Becoming a Relational Community

For years now, we have been talking about making a shift as a presbytery. We have talked about moving from being a regulatory agency to being a relational community to becoming a mission agency. In order to be a faithful and fruitful mission agency, it requires that we have strong relationships and a certain level of trust in our midst. We need to know the people we are working with, what they are going to do, and the content they are going to teach. Ministry is inherently relational. The Reformed concept of COVENANT describes our relationship with God through Jesus Christ. Our God is a relational God. God desires to have a relationship with each one of us. Ministry cannot happen outside of relationships. If we are going to be the covenant community that God wants us to be, we are going to have to know how to build positive relationships with one another. How can we do that?

1. We begin building a relational, covenant community by LISTENING to each other. James 1:19 tells us to be quick to hear, slow to speak, and slow to anger. We need to listen before we speak. We need to understand what other people are thinking and where they are coming from. We can’t just sit back and assume we know their thoughts or their motives. We can’t just read a piece of paper that somebody or some committee wrote, and think we have the whole story. We still have to go and talk to the person(s), listen to the “back story”, and get a fuller picture, before making our determination. There is no substitute for face to face conversations.

2. We build a relational, covenant community by being HUMBLE. Philippians 2 tells us to do “nothing out of selfish ambition or vain conceit. Rather, in humility, value others above yourselves… Have the same mindset as Christ Jesus, Who being in very nature God, did not consider equality with God something to be grasped, rather He made Himself nothing… He humbled Himself by becoming obedient to death, even death on a cross.” Jesus gave up so much when He came down from heaven to live among us. If Christ was willing to humble Himself for us, we need to be willing to live humbly with one another. We are not to consider ourselves as better than others, but to realize that we all have value in the eyes of God.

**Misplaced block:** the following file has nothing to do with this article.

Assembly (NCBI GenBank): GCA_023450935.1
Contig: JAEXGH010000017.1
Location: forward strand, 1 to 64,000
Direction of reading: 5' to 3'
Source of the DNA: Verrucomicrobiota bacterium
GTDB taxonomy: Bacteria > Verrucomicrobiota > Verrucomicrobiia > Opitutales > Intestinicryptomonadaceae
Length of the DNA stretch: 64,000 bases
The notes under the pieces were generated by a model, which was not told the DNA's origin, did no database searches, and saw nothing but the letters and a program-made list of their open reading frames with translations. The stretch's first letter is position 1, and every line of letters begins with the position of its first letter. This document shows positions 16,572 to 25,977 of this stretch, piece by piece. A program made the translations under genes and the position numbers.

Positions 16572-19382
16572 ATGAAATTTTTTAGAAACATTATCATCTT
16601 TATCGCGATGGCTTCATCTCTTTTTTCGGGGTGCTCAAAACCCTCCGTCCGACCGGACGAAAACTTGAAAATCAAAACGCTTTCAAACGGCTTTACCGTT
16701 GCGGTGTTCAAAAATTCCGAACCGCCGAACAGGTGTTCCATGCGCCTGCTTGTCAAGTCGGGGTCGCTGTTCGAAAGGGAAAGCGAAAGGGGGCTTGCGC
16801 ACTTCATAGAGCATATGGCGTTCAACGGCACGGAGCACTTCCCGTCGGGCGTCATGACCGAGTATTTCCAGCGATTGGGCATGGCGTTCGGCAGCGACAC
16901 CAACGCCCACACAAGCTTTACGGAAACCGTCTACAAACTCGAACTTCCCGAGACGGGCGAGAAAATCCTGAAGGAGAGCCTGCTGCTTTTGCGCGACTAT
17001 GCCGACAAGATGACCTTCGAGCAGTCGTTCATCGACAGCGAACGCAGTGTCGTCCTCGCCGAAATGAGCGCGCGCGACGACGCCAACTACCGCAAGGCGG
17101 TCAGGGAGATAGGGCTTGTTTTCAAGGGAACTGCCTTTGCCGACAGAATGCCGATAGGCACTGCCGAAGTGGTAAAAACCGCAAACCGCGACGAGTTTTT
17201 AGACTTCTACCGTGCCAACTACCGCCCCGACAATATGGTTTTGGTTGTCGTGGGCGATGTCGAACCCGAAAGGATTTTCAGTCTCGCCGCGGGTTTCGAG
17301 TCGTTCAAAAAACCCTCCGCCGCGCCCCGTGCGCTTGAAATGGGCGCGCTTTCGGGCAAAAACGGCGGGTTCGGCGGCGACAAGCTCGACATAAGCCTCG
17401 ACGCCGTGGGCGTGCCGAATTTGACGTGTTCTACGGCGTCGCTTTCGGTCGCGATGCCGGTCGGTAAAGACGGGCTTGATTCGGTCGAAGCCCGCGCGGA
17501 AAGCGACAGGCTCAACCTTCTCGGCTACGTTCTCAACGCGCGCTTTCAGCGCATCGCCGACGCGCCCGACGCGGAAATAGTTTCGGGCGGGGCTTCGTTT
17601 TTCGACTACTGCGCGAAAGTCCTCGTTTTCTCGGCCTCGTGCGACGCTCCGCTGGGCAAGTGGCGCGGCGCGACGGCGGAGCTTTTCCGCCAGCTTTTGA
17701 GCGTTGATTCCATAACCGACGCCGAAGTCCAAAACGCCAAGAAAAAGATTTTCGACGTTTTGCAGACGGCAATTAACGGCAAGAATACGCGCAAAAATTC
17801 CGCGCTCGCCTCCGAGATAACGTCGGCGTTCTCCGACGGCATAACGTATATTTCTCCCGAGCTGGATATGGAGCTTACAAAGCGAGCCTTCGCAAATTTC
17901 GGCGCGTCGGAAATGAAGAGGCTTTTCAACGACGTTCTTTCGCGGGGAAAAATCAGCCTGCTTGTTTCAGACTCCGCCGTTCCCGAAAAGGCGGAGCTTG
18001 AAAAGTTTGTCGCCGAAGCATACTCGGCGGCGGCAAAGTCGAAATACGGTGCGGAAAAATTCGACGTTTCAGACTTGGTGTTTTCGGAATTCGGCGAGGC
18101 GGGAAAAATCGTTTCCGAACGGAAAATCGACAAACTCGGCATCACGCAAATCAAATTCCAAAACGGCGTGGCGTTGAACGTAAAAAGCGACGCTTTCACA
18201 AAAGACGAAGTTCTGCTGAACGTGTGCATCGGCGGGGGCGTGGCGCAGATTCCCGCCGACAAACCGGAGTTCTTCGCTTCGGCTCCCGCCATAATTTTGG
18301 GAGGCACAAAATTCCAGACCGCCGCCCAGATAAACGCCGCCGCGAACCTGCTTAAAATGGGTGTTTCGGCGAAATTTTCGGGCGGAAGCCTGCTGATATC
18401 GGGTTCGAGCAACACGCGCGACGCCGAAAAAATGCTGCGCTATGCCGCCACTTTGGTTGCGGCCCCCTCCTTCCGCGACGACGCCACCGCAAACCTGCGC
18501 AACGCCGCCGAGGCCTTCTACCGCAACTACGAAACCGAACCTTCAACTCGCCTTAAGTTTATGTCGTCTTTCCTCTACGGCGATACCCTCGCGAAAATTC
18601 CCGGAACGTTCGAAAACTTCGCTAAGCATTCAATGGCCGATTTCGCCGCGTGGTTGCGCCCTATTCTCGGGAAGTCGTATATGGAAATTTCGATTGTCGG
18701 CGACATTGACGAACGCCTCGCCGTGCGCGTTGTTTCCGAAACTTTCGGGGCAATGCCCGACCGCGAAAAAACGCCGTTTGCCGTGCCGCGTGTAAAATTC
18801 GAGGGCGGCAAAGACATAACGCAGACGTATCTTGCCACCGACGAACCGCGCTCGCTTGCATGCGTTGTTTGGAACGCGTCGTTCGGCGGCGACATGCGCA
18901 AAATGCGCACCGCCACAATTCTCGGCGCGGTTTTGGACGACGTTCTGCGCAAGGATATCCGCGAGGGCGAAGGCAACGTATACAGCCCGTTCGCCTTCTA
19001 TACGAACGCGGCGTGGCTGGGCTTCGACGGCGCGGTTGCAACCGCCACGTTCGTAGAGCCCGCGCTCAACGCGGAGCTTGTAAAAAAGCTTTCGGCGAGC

3. In a relational, covenant community, we resolve our differences in face to face CONVERSATIONS. In Matt 18, Jesus instructs us that if we see a brother or sister sinning, we should go to them and point out their fault. If they listen to us, then we have won them over. If they don’t listen to us, then we are to take one or two others and go and talk to them again. If they still refuse to listen, then we are to ask for help from the whole church. We cannot build a positive relational community with people who talk about others behind their backs. We cannot resolve our issues by talking to others who are not involved in the situation, or by complaining or taking action against an individual whom we have never talked to face to face. If we don’t have the courage to talk to people face to face, we should not be talking about people behind their backs.

4. In a relational, covenant community, we DO NOT FILE LAWSUITS against our brothers and sisters in Christ. In 1 Corinthians 6, Paul tells us that Christians should not be taking other Christians to court to ask unbelievers to settle their disputes. Within the Christian covenant community, there ought to be some wise people who can settle our own disputes internally. To have to go to a secular court is a poor witness to the world. Paul says the very fact that you have lawsuits among yourselves, means that you have lost already. Why not rather be wronged? Why not rather be cheated? That is a better Christian witness to the world than filing lawsuits and taking our fellow believers to court.